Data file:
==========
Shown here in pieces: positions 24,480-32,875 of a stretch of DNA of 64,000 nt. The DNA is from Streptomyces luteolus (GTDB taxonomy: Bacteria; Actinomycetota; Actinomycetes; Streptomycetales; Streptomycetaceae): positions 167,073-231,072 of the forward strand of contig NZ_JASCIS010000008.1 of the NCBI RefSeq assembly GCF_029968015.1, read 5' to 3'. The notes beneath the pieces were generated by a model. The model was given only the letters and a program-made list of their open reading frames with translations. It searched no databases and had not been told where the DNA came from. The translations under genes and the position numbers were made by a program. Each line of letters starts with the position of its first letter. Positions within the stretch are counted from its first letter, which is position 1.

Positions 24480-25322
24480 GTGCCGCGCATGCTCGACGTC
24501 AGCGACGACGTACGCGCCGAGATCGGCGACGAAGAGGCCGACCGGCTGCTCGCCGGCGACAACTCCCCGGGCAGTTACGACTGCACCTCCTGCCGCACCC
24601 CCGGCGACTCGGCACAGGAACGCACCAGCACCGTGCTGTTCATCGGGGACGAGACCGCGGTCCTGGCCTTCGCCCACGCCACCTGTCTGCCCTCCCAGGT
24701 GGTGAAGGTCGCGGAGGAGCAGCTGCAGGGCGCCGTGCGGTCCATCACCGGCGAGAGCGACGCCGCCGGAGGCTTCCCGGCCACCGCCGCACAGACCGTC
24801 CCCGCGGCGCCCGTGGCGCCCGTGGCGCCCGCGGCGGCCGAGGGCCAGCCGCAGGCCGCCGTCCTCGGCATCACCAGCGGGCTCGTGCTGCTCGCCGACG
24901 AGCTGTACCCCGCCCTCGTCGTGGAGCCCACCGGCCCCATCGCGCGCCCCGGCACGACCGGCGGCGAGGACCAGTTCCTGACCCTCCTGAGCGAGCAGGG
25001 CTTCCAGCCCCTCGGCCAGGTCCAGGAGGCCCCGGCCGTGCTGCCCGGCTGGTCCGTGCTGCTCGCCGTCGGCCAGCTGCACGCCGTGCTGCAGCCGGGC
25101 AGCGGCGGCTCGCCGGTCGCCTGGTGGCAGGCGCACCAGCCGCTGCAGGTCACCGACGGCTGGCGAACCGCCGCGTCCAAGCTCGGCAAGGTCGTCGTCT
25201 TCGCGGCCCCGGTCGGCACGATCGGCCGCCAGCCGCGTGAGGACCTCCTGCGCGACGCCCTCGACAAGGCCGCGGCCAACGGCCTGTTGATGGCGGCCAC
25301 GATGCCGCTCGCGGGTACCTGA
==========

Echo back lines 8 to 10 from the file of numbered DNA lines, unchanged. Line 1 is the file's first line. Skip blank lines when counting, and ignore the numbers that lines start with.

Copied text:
24901 AGCTGTACCCCGCCCTCGTCGTGGAGCCCACCGGCCCCATCGCGCGCCCCGGCACGACCGGCGGCGAGGACCAGTTCCTGACCCTCCTGAGCGAGCAGGG
25001 CTTCCAGCCCCTCGGCCAGGTCCAGGAGGCCCCGGCCGTGCTGCCCGGCTGGTCCGTGCTGCTCGCCGTCGGCCAGCTGCACGCCGTGCTGCAGCCGGGC
25101 AGCGGCGGCTCGCCGGTCGCCTGGTGGCAGGCGCACCAGCCGCTGCAGGTCACCGACGGCTGGCGAACCGCCGCGTCCAAGCTCGGCAAGGTCGTCGTCT